The city and a nonprofit downtown property agency signed a deal that, when finalized, will result in three parking lots and the demolition of a vacant building along West Federal Street.
The contract, signed Thursday by the city’s board of control with the Youngstown Central Area Community Improvement Corp., calls for:
The CIC to demolish the former Kress Building, next door to the 7th District Court of Appeals, and turn it into a parking lot no later than June 30. The agency doesn’t have a cost estimate on work and will borrow the money for it, said Dave Kosec, the CIC’s project manager.
After the work is done, the city will buy the property from the CIC for $500,000, and use it as a parking lot for its water and wastewater customers. The CIC would use the $500,000 toward the repayment of the loan it will borrow to demolish Kress, Kosec said.
The CIC will sign a 20-year lease with the city for $100 a year, beginning Jan. 1, for the former Paramount Theatre property at West Federal and Hazel streets. The CIC has a renewal option for an additional 20 years, also for $100 a year. The CIC can purchase the property at any time at a fair-market price. Though the lease starts in January, the parking lot won’t be ready. An occupancy permit would be issued on or before June 1.
The CIC agrees to transform a fenced-in hole, just east of the Wells Building at 201 W. Federal St., into a parking lot. The CIC would use the $85,000 it is to receive from Strollo Architects, which is planning a $5 million improvement project to the building. The hole has been there since 2008 when the CIC demolished the Armed Forces Building and the State Theatre, keeping the latter building’s facade. The parking lot will be completed “on or before Dec. 31, 2014, or as soon as practicable,” according to the agreement.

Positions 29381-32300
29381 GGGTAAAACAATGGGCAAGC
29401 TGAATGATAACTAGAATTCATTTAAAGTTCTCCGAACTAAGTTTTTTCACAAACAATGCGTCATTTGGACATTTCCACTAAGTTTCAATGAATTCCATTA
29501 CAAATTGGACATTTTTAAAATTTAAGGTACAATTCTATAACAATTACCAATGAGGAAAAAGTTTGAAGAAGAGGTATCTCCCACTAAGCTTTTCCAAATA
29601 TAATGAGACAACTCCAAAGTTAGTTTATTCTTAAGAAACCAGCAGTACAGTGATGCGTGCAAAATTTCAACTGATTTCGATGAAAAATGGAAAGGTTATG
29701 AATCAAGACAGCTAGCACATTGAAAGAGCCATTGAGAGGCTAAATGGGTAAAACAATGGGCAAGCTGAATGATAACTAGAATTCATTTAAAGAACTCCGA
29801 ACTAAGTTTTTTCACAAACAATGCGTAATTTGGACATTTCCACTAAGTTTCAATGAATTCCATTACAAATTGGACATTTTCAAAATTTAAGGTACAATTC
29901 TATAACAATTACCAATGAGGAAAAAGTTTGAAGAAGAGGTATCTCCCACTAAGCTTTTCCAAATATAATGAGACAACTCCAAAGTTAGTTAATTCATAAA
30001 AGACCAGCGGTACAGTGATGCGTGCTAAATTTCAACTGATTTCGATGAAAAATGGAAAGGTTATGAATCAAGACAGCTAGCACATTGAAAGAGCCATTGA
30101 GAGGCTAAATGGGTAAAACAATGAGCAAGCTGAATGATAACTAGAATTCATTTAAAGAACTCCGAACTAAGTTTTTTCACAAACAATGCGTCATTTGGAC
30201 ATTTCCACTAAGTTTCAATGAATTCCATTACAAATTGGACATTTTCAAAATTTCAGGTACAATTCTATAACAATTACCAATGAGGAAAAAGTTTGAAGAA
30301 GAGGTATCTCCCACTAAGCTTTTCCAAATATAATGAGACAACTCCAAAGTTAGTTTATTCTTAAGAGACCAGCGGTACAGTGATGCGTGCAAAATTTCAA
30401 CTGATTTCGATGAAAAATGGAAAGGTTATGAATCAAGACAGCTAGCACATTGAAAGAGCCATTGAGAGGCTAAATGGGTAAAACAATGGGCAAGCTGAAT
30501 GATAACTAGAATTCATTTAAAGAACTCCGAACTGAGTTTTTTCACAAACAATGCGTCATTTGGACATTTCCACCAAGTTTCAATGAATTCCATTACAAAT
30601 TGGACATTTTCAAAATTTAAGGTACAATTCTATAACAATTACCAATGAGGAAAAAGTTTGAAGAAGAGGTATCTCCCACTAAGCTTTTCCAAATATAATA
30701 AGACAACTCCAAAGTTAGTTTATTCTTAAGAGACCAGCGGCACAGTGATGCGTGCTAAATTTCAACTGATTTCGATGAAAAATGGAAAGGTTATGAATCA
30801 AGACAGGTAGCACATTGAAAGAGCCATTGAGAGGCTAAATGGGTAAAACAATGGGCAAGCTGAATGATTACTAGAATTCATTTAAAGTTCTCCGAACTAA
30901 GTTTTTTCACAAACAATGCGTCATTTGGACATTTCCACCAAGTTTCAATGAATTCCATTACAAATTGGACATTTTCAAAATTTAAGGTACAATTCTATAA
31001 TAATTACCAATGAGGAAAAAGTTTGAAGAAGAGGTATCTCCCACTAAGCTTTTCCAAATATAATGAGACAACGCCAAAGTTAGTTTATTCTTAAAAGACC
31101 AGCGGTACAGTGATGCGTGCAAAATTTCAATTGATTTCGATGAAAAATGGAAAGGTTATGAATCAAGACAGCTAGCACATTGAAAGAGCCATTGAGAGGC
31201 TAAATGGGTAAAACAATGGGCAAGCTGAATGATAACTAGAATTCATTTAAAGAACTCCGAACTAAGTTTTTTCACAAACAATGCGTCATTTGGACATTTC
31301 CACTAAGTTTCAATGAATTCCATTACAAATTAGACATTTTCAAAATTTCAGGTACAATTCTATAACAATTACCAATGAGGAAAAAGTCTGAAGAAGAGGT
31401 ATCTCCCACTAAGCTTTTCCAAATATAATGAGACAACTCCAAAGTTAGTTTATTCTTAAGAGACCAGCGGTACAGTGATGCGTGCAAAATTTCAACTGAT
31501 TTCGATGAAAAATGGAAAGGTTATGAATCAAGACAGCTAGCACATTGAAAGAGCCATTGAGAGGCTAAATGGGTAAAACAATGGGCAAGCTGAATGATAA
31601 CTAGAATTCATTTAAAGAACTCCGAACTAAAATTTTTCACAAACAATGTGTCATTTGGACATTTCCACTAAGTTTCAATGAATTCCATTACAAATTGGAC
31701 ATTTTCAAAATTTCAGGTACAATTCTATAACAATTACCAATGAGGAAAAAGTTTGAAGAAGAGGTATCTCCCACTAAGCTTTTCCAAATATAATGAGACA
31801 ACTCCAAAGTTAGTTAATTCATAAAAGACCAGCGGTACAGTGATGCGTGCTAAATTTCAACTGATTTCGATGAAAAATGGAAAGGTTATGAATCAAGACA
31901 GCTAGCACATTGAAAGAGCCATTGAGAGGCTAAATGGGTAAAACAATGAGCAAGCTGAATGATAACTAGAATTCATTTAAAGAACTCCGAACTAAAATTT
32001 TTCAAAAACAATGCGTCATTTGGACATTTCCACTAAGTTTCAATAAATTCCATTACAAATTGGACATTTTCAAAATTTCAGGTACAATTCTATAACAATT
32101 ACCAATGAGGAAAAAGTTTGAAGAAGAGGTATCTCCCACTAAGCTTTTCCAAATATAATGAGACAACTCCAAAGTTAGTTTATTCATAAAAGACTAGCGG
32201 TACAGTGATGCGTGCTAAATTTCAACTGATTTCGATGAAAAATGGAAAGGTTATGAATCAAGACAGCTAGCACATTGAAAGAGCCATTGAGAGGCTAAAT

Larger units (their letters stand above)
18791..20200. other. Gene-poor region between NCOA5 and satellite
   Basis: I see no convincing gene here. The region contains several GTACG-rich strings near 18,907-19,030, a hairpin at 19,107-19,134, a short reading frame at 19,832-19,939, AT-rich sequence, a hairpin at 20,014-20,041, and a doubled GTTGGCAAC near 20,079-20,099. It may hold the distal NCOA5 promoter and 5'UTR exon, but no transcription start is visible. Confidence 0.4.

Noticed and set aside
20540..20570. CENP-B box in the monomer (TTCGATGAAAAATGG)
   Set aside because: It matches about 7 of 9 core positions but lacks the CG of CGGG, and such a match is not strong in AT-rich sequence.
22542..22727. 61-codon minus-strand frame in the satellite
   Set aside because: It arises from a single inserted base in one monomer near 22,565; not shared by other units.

“The end result is there will be a significant aesthetic improvement” to downtown, said city Finance Director David Bozanich, a board of control member.
Without the assistance of the city, the Kress demolition work likely would be delayed or not happen, Bozanich said.
The property switch after the demolition provides a shorter walk from a parking lot for those wanting to pay water and wastewater bills at city hall, 26 S. Phelps St., Bozanich said.
The Paramount property is closer to other CIC-owned buildings, including the George V. Voinovich Government Center at 242 W. Federal St., Kosec said.
The CIC “has an obligation to fill in the hole,” added city Law Director Anthony Farris, who also served on the three-member board of control with Bozanich and Mayor Charles Sammarone. “It has multiple benefits for downtown,” Farris added.
Work at the Paramount property is finished except for pouring surface asphalt at the parking lot and installing a light pole.
The city received an $803,490 grant from the state in July 2011 to demolish the Paramount building.
The building opened in 1918 as the Liberty Theatre for vaudeville acts and silent movies with a 1,700-seat auditorium featuring an aquarium and fountain in the lobby.
It was sold in 1929 to Paramount Pictures and renamed the Paramount Theatre. It closed in 1976 and has been owned by a variety of companies before the city purchased the dilapidated structure for $80,000 in November 2010.
Long-term neglect led to the building’s deterioration with holes in the roof causing major weather damage to its interior and the determination that it couldn’t be saved.
Kress also is deteriorated beyond repair.
The CIC has attempted to sell the structure, built 93 years ago, without success.
It last was occupied in 2000 by the Wig Warehouse, but that business had to relocate because of the building’s unsafe conditions. Structural engineers at the time said the building was in danger of collapse and should be demolished because it is a safety and fire hazard. Additional holes in the roof caused major water damage, Kosec said.